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Cancer springs eternal.

So today, Jay and I went off to the park in the morning. Jay rode his cool bike there, which means I basically pushed him and told him to put his feet on the pedals, and we ran on the tennis courts and played on the swing and fed grass to the ducks.

There was another family there with a little girl in a stroller. There were two women, seemingly a mother and an aunt, and a man who looked like a grandfather. They were having a great time throwing bread to the ducks, and watching the ducks swarm around the bread and chase each other around. The grandfather was talking on his cell phone about a delivery at the house. As they started to move over to the swings, I noticed they had a toy shopping cart hanging from the back of the stroller, with "4 West" written on it in magic marker.

My heart sank a bit.

"Excuse me," I said, "Are you regular visitors to 4 West?"

The mother stopped and looked at me for a moment, unsure what to say. "Yes," she said.

"Us too," I said. "This one's sister."

"For a month now," she said.

"I'm sorry," I said. "How is she doing? Is she getting some chemo?"

"Yes," she said, uncomfortably. "So today we're out taking advantage of the park."

"Great day," I said. "You have to. Good luck."

And off they went. I recognized so quickly the bright brittle cheer they showed. At a distance, I could see the aunt run into the leaves and fling them up in handfuls into the air, so much like Donna's Aunt Carol. All the adults ran after her, throwing the leaves up. It was for the pleasure of the girl, they might have said, but I think really, they were doing it for themselves. They were finding what hope and pleasure they could in the midst of the great uncertainty. They came together as a family to prop each other up, and by all throwing the leaves, they were showing how much they all meant to each other.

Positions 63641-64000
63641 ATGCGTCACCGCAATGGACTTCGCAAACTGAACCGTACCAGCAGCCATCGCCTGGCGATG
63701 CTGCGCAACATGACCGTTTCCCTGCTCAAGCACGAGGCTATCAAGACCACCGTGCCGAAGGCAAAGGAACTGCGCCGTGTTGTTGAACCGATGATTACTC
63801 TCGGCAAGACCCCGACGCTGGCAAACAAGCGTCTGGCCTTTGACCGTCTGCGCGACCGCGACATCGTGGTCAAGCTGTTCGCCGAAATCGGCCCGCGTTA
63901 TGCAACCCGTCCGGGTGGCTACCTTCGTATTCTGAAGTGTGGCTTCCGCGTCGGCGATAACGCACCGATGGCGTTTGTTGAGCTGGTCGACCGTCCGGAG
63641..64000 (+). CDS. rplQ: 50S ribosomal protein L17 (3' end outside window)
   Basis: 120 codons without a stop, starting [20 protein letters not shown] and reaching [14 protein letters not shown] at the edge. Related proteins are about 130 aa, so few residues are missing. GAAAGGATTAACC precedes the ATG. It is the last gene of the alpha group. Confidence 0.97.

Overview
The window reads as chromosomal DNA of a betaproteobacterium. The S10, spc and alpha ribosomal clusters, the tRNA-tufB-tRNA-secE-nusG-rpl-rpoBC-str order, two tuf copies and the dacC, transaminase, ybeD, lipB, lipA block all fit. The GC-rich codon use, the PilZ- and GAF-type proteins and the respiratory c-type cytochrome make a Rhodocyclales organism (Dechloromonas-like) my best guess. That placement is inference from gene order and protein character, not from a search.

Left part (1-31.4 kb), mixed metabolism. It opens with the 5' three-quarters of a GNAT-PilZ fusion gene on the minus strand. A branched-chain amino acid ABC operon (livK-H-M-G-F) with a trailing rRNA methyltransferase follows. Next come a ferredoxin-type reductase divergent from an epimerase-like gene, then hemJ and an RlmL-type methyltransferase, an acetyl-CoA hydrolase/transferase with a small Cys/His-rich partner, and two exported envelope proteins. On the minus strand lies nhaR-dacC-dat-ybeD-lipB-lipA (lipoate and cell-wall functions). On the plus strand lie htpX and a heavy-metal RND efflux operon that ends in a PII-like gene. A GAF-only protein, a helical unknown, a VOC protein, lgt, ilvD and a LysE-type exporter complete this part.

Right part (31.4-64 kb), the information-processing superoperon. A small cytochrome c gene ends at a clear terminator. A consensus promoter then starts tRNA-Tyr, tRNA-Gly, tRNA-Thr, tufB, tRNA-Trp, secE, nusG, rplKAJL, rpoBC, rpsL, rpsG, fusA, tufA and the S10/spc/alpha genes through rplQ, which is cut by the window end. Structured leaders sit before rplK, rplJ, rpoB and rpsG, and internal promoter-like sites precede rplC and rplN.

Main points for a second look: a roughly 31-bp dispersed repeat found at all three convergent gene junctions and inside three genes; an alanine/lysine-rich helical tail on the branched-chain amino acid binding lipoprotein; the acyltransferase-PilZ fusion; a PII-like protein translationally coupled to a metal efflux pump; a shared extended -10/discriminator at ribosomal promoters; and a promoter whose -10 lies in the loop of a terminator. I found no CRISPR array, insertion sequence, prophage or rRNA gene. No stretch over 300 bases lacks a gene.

I also read a blog entry by a man I just came across today. His daughter Caroline died of a brain tumor on the same date as Donna, ten years earlier. He wrote of a marriage destroyed, of deep bitterness, and only after a long time coming to reconcile his suffering without anger. He is a religious man; I am not. I left a short note of support in the comments section.

Friday I traded emails with a co-worker whose two-year-old daughter is getting chemo for a rare kind of cancer. He's very much in the thick of treatment. I've offered him anything I can do for him, which so far, is basically nothing. I've been happy to talk about the experience we had at Children's... which he can't get into until they've swapped to the other insurance plan, which they can't do until January 1. Months, in cancer treatment of a little girl. Did I mention she's a twin? She's a twin.

In some ways, Donna's illness seems so much farther in the past than it is... two years gone is long gone when you have a new little kid and a busy job and so on. In some ways, it hasn't gone away at all, because I think of her every time I get in bed for the night, every time I get a kid's plate out of the cabinet, every time Ni Hao Kai Lan or Caillou or Yo Gabba Gabba shows up on the TV. And in some ways, Donna is still sick right now. Every time I hear a story about a sick child, a dying child, or watch a family dancing around a little girl in a stroller, throwing leaves in the air, it's happening to Donna right then and there. I can make no separation between her and another child with cancer. And clumsily, helplessly, I can't throw myself into the midst of it quickly enough.

Maybe if I can fix it for someone else, it will be fixed for Donna, and then fixed for me. Maybe.

--Donna's Daddy

PS If you listen to this while you read, you will be one step closer to having been in my head while I wrote.